The biggest shortcoming is that the chosen case studies are so well known and trite. The story of Coke and Pepsi is so familiar, what's the point of telling it again? If you regularly read Forbes of Fortune magazine, little in this book will be new information. Second, the author never peers below the surface or offers any counterintuitive examples. Are there examples of duopolies or competitive moats that at first don't seem very formidable? For those with more experience in the strategy literature, going back over familiar terrain might be a slog.

More broadly, Mr. Greenwald's advice - avoid competition - is too pat; the vast majority of businesses exist in the continuum between monopoly and pure competition. Where are the hidden monopolies? Can superior execution be a sustainable advantage? The case histories are stylized and the lessons drawn are too superficial.
25 of 31 people found the following review helpful
HASH(0x9689dba0) out of 5 stars Interesting Insights, Flawed Conclusions! 12 Jan. 2006
By Loyd Eskildson - Published on Amazon.com
Format: Hardcover
Greenwald lays out what he calls a simplified theory of competitive strategy," followed by analyses of a number of real-life situations. While the theory usually makes sense, Greenwald's application is not always as compelling.

"Competition Demystified" begins by observing that for at least the last half century, strategy has been a major focus of management concern. Sometimes enormous consequences flow from decisions not even thought to be strategic - eg. IBM's outsourcing creation of its PC operating system and CPU manufacturing. Regardless, effective strategy is central to business success.

Greenwald says that the first issue is selecting the arena of competition, and the second involves management of external agents. Barriers to entry is the area one should focus on first, and primarily in these analyses. If there are no barriers many strategic concerns can be ignored - the only option is to focus on being as efficient and effective as possible.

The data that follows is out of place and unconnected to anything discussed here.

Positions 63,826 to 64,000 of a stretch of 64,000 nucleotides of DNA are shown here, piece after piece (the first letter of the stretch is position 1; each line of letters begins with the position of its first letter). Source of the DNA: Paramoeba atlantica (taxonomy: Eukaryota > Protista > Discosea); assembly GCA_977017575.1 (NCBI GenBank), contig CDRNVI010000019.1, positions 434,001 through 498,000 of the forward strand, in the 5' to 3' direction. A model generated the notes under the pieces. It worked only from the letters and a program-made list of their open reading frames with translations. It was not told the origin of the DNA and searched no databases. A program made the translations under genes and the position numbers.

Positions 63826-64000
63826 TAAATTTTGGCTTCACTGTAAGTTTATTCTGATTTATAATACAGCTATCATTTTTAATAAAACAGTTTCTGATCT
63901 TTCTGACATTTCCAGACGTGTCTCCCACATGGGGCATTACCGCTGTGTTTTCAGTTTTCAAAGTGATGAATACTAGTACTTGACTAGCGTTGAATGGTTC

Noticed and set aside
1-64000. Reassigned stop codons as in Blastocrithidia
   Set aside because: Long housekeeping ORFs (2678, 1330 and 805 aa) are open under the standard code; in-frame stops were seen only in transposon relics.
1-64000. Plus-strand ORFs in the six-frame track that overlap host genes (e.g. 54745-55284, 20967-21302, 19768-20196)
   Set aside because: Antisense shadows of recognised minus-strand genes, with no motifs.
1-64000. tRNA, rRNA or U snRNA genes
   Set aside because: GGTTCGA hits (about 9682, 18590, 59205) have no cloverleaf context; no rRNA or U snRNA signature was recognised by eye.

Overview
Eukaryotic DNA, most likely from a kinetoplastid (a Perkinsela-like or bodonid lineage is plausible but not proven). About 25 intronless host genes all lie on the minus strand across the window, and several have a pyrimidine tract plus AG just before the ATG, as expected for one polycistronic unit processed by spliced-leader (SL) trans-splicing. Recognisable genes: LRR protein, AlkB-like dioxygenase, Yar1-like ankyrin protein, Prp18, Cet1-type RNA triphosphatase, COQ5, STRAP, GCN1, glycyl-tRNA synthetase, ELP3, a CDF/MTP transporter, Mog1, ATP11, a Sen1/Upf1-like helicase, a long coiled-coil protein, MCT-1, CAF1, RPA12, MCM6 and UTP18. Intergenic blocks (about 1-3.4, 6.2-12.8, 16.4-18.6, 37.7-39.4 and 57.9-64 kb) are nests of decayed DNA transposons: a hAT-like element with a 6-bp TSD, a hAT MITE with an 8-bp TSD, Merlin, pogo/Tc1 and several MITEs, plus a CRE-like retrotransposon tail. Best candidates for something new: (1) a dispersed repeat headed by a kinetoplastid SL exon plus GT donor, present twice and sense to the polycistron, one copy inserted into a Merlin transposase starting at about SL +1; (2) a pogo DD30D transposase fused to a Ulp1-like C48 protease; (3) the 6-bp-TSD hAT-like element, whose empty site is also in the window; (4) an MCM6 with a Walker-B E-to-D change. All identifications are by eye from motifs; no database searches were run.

Greenwald believes that competitive advantages that lead to market dominance are much more likely to be found in a local arena (either geographic or product space). Further, there are only three kinds of genuine competitive advantage: supply (privileged access, proprietary technology protected by patents or experience), demand (eg. psychological or actual costs of switching - includes branding, loyalty programs, laborious setup and coordination issues), and scale economics.

An elephant (vs. ants) with a competitive advantage has as its priority to sustain what it has, and must recognize the sources and limits of its competitive advantages. Alternatively, companies with a competitive advantage may have potent competitors (eg. Coke - Pepsi, Boeing - Airbus). In this situation strategy formulation is most intense and demanding. They need to know what those competitors are doing and anticipate reactions to moves the company might make.

A common managerial axiom is to avoid commodity businesses - differentiate. However, Greenwald says that this doesn't work - Mercedes and Cadillac are clearly differentiated products, but their high original returns attracted new entrants (Lexus, BMW, Accura) and they now earn only average returns. (Another alternative is for existing competitors - eg. Lincoln - to expand; Lincoln, however was not successful in accomplishing this.) "Competitive Demystified" also notes that over-capacity, especially in a capital-intensive area - airlines, can create long-term poor profits. (This contradicts Southwest Airlines' success.)

Simple products and processes are not fertile ground for proprietary technological advantage. These are hard to patent (looks like "common sense") and easy to transfer (competitors could hire away employees). Similarly, technological advantages primarily provided by consultants or suppliers cannot be markets with substantial competitive advantages provided by technology.

The best strategy for an incumbent with economies of scale is to match the moves of an aggressive competitor - be they price cut, new product, or new frill. Any market share lost to rivals narrows the leader's edge. (Alternatively, competitive advantage based on customer captivity or cost advantages is not affected by market share loss.)